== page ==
Jan. 13, 2017 — Continuing our review of the eight known open House districts, today’s update concludes with the final four seats either headed to a special election or whose electorate will choose a new incumbent in the regular 2018 cycle.
NM-1: Rep. Michelle Lujan Grisham (D-Albuquerque) has already announced that she will enter the open 2018 governor’s campaign. Incumbent Gov. Susana Martinez (R) is ineligible to seek a third term in office. The 1st District houses the city of Albuquerque and 95 percent of the state’s dominant county, Bernalillo. So far, no one has yet come forward to declare an official congressional candidacy, but many Democratic state and local officials would be well positioned to run. For Republicans, should they choose not to run for governor, Lt. Gov. John Sanchez and outgoing Albuquerque Mayor Richard Berry would become prospective congressional contenders.
SC-5: President-Elect Donald Trump’s choice of South Carolina Rep. Mick Mulvaney (R-Lancaster/Rock Hill) as Director of the Office of Management & Budget yields a special election in the north-central section of the state soon after the confirmation process concludes. The Palmetto State is very clear in terms of the special election schedule, thus leaving Gov. Nikki Haley (R) with no wiggle room pertaining to the campaign calendar. The primary contests will occur on the 11th Tuesday following an official declaration of the vacant seat. The run-offs, if necessary, will come on the 13th Tuesday after an official vacancy, with the general election transpiring on the 18th succeeding Tuesday. This means the special election cycle will consume just over four months. Therefore, if Mulvaney is confirmed sometime in February, we can expect a new 5th District Representative at a point in June.
Nov. 17, 2016 — This week also brings us the 2018 election cycle’s first open seat. South Dakota Rep. Kristi Noem (R-AL) announced that she will run for governor in the next election. Incumbent Dennis Daugaard (R) is ineligible to run for a third term under South Dakota election law, so the open seat is guaranteed.
The timing of her announcement, extremely early in the brand new election cycle, directly related to a new South Dakota election law. Beginning today, a new campaign finance initiative, passed by voters last week, takes effect. This will limit to $4,000 the amount an individual or entity can contribute to a South Dakota statewide candidate. By officially declaring herself a candidate Tuesday, Noem can still transfer all $1.9 million remaining in her congressional campaign account to her new gubernatorial campaign committee. Obviously, this will give her a major advantage in preparing for a different statewide run.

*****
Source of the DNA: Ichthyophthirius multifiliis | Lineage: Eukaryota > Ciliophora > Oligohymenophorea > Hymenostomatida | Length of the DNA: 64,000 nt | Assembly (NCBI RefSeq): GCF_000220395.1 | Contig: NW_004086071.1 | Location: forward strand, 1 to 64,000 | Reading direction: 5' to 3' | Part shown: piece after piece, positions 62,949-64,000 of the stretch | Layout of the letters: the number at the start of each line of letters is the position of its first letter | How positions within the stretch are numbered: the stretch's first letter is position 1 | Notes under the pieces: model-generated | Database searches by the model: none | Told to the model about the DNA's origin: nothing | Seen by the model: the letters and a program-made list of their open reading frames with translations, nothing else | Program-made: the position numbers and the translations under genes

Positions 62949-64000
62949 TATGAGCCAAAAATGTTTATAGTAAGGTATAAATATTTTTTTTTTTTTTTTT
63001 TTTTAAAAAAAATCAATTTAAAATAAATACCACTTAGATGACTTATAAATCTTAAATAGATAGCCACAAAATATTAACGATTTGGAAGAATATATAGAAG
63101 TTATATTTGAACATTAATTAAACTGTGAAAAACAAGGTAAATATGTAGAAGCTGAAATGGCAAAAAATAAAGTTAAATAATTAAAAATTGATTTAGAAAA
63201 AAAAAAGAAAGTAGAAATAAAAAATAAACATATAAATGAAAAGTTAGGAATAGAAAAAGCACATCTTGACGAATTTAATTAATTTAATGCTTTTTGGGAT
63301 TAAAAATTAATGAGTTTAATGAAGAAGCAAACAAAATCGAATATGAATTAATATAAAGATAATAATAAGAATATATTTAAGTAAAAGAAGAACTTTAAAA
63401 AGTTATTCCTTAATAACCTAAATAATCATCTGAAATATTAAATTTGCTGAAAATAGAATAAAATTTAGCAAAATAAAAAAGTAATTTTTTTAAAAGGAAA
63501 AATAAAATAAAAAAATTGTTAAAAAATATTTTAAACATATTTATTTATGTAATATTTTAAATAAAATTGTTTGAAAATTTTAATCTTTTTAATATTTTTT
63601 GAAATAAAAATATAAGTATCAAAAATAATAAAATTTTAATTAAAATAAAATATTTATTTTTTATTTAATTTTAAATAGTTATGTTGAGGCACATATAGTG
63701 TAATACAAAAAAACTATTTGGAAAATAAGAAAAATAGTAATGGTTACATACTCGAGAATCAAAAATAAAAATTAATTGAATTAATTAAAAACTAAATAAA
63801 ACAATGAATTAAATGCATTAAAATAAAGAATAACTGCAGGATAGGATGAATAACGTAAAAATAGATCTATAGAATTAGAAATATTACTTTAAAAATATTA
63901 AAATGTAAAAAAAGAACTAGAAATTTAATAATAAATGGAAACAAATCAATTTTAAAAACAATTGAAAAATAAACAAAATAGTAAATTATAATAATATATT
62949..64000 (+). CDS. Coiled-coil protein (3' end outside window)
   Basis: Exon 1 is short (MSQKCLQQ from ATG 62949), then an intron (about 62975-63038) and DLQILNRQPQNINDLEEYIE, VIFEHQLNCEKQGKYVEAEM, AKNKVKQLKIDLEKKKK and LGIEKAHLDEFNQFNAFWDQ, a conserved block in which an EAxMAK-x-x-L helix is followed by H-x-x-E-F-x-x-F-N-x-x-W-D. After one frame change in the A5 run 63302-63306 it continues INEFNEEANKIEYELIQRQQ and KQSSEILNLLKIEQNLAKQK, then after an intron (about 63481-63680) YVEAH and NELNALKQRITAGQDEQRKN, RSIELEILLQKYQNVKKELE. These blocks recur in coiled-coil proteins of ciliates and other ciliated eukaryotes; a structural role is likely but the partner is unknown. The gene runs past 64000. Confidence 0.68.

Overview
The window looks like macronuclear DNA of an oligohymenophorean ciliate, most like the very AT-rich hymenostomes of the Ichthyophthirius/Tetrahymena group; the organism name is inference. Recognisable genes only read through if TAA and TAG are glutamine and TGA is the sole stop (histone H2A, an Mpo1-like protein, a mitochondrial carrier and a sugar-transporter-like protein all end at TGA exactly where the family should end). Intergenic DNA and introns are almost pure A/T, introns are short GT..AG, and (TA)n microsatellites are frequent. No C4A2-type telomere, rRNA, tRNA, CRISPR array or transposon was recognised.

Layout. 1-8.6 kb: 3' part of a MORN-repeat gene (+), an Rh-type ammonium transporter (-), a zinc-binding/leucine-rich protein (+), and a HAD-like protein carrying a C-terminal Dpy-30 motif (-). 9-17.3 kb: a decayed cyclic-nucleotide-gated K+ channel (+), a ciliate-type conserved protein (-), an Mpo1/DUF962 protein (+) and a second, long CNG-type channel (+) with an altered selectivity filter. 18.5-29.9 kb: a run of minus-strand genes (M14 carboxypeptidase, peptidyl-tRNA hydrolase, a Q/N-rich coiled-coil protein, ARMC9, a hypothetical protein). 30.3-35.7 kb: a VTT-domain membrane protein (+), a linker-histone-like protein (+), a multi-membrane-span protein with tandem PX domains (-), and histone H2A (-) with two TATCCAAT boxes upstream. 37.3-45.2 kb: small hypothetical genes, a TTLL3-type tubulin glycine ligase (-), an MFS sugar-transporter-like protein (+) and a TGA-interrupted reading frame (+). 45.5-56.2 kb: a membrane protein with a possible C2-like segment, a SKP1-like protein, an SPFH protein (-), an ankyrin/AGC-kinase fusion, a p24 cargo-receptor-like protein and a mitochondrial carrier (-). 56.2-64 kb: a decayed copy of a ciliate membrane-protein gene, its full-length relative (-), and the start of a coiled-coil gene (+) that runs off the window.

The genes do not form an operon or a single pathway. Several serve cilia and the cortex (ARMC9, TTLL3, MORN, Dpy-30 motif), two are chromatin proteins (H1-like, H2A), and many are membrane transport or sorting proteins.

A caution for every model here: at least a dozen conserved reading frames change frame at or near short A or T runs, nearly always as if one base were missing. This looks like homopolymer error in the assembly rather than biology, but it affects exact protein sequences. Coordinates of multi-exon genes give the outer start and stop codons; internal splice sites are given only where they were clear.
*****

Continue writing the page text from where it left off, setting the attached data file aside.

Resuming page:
The congresswoman can count on drawing tough primary and general election opponents, however. Attorney General Marty Jackley (R) has also indicated his intention to run, and many others are soon likely to follow suit.
We can now expect a spirited battle for the open at-large congressional race, particularly in the Republican primary. Even though this race has almost one and one-half years remaining before any votes are cast, the new 2018 election cycle is apparently already underway.
June 8, 2016 — In addition to being the final major presidential primary yesterday, five states were deciding congressional primaries. The North Carolina campaigns were covered in our report yesterday.
Donald Trump and Hillary Clinton both clinched their respective political party nominations as expected last night through major primaries in California, Montana, New Jersey, New Mexico, North Dakota (Democratic Caucus only), and South Dakota.
The state’s jungle primary format qualified the top two finishers in every race for the November general election, irrespective of political party preference. The most competitive situations follow:
The open Senate race (Sen. Barbara Boxer-D retiring) will likely advance a pair of Democrats to the general election for the first time in state history. Both Attorney General Kamala Harris (D) and Rep. Loretta Sanchez (D-CA-46) are expected to respectively place first and second. The fact that California allows voters to postmark their mail ballots on Election Day means a count that will take days to finalize. Ms. Harris would be favored in such a general election contest.